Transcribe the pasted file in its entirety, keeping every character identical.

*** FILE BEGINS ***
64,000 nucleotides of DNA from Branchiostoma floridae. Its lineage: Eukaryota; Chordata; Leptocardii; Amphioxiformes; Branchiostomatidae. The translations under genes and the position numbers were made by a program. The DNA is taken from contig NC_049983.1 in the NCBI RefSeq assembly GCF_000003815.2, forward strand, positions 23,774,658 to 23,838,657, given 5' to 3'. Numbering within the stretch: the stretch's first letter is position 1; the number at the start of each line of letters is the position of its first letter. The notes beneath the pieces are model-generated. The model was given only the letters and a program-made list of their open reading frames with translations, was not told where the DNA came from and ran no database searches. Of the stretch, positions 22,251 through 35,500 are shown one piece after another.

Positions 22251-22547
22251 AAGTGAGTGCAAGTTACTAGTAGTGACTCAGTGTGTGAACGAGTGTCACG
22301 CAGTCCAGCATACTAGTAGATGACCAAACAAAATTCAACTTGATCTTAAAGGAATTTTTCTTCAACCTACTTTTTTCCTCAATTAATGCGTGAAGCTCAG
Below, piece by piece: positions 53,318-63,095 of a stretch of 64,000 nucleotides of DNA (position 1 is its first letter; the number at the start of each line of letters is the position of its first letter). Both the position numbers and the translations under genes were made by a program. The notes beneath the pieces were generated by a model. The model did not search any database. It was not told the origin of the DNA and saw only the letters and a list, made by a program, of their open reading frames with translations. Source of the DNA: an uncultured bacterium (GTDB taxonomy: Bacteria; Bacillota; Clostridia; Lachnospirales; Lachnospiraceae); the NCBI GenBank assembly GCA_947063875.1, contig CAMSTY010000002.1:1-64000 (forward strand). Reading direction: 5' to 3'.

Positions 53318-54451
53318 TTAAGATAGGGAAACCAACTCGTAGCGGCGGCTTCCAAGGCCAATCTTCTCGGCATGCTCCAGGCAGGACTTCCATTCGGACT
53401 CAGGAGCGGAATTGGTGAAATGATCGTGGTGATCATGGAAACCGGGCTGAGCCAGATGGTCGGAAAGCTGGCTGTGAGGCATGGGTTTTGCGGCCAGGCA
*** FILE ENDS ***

64,000 nucleotides of DNA from Branchiostoma floridae. Its lineage: Eukaryota; Chordata; Leptocardii; Amphioxiformes; Branchiostomatidae. The translations under genes and the position numbers were made by a program. The DNA is taken from contig NC_049983.1 in the NCBI RefSeq assembly GCF_000003815.2, forward strand, positions 23,774,658 to 23,838,657, given 5' to 3'. Numbering within the stretch: the stretch's first letter is position 1; the number at the start of each line of letters is the position of its first letter. The notes beneath the pieces are model-generated. The model was given only the letters and a program-made list of their open reading frames with translations, was not told where the DNA came from and ran no database searches. Of the stretch, positions 22,251 through 35,500 are shown one piece after another.

Positions 22251-22547
22251 AAGTGAGTGCAAGTTACTAGTAGTGACTCAGTGTGTGAACGAGTGTCACG
22301 CAGTCCAGCATACTAGTAGATGACCAAACAAAATTCAACTTGATCTTAAAGGAATTTTTCTTCAACCTACTTTTTTCCTCAATTAATGCGTGAAGCTCAG
Below, piece by piece: positions 53,318-63,095 of a stretch of 64,000 nucleotides of DNA (position 1 is its first letter; the number at the start of each line of letters is the position of its first letter). Both the position numbers and the translations under genes were made by a program. The notes beneath the pieces were generated by a model. The model did not search any database. It was not told the origin of the DNA and saw only the letters and a list, made by a program, of their open reading frames with translations. Source of the DNA: an uncultured bacterium (GTDB taxonomy: Bacteria; Bacillota; Clostridia; Lachnospirales; Lachnospiraceae); the NCBI GenBank assembly GCA_947063875.1, contig CAMSTY010000002.1:1-64000 (forward strand). Reading direction: 5' to 3'.

Positions 53318-54451
53318 TTAAGATAGGGAAACCAACTCGTAGCGGCGGCTTCCAAGGCCAATCTTCTCGGCATGCTCCAGGCAGGACTTCCATTCGGACT
53401 CAGGAGCGGAATTGGTGAAATGATCGTGGTGATCATGGAAACCGGGCTGAGCCAGATGGTCGGAAAGCTGGCTGTGAGGCATGGGTTTTGCGGCCAGGCA